Antimicrobial, he said, are microorganisms that include bacteria, viruses, fungi that evolve and could resist drugs that should otherwise kill them.
Prof Boabeng, who is a Professor of Pharmacy Practice at the Kwame Nkrumah University of Science and Technology (KNUST) made the call at a two-day workshop held for selected journalists from various media houses in Accra.
The workshop was aimed at training journalists to understand and effectively educate the public on the dangers of antibiotics misuse.
Prof Boabeng said statistics from the World Health Organisation (WHO) indicates that an average of 1,918 people die from AMR on a daily basis and that according the WHO if the situation is not dealt with as expected, it could escalate to one death per person every minute by 2050.
He said many tertiary health facilities across the country are recording high rates of Extended Spectrum Beta Lactonades (ESBL), an enzyme caused by a class of bacteria.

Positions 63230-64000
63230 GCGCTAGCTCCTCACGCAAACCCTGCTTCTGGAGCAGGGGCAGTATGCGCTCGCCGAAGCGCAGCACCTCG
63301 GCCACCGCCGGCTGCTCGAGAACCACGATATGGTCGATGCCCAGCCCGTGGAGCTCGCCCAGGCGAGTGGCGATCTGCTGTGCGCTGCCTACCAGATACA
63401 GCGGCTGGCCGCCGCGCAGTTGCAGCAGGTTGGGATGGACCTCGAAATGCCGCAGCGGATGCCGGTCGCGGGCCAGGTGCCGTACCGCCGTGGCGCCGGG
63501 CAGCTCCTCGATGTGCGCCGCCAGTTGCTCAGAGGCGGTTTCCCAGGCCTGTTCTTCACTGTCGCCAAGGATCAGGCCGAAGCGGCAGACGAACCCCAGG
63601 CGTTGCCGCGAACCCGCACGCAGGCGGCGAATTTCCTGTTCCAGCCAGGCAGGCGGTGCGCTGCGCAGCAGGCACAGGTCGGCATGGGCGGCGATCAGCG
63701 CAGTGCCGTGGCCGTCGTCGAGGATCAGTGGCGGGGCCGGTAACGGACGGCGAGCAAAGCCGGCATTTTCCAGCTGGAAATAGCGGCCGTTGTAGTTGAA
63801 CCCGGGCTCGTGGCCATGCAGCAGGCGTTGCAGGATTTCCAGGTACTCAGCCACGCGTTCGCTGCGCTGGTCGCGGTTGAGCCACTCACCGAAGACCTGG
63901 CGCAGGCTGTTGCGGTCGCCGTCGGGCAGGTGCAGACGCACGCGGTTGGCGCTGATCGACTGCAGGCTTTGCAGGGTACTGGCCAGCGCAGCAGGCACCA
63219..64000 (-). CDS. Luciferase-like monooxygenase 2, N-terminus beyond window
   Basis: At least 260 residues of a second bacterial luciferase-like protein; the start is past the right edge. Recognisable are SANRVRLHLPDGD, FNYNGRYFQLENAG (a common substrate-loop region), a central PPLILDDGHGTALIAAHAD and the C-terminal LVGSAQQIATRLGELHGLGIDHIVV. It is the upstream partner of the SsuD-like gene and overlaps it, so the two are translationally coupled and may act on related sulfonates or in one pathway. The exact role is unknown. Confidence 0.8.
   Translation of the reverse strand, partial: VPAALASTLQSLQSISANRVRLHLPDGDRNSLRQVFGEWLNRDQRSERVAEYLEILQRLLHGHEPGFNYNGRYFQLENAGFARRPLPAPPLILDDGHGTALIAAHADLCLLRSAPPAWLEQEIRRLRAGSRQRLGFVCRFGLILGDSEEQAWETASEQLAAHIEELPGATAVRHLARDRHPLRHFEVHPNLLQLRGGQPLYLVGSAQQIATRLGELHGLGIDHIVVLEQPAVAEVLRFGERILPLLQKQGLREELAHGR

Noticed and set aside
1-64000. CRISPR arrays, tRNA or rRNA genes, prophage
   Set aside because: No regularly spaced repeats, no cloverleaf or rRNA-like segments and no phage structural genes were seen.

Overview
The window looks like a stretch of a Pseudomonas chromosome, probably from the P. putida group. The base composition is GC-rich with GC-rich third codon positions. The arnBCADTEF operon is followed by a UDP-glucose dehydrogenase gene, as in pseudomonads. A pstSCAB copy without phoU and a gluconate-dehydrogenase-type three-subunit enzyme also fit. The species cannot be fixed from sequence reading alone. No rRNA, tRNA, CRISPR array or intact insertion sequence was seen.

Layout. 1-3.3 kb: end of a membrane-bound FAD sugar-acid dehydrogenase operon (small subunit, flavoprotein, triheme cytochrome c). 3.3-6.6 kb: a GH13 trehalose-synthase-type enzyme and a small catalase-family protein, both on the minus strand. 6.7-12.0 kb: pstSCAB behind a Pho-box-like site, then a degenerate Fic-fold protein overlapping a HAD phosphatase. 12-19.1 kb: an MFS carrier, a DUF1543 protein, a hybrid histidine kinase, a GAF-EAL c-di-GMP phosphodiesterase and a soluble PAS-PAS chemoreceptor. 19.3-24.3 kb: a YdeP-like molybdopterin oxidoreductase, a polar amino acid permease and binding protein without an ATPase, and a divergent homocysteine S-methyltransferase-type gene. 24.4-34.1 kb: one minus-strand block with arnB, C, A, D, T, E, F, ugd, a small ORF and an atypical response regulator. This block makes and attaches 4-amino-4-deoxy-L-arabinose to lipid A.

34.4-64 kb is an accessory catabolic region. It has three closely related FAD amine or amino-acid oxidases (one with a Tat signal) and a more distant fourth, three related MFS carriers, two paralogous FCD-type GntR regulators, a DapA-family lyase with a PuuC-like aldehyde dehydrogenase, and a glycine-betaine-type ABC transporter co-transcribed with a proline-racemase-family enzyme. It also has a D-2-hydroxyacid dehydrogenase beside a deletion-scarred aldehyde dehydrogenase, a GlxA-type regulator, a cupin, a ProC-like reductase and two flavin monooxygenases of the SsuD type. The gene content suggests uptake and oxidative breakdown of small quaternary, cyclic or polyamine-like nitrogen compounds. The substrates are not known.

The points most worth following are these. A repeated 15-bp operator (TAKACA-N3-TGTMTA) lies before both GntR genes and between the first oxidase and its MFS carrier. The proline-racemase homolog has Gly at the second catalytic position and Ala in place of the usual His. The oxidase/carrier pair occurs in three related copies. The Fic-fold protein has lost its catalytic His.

Prof Boabeng said ESBL bacteria infections usually occur in the urinary tract, lungs, skin, blood, abdomen, adding that; “one can breathe in the bacteria when a person with an ESBL infection coughs or sneezes nearby.”
He said “these classes of bacteria have become resistant to most antibiotics available,” hence the need for intensification of efforts to curb antibiotics misuse.
He called for vigorous awareness creation efforts of the use of antibiotics by health authorities.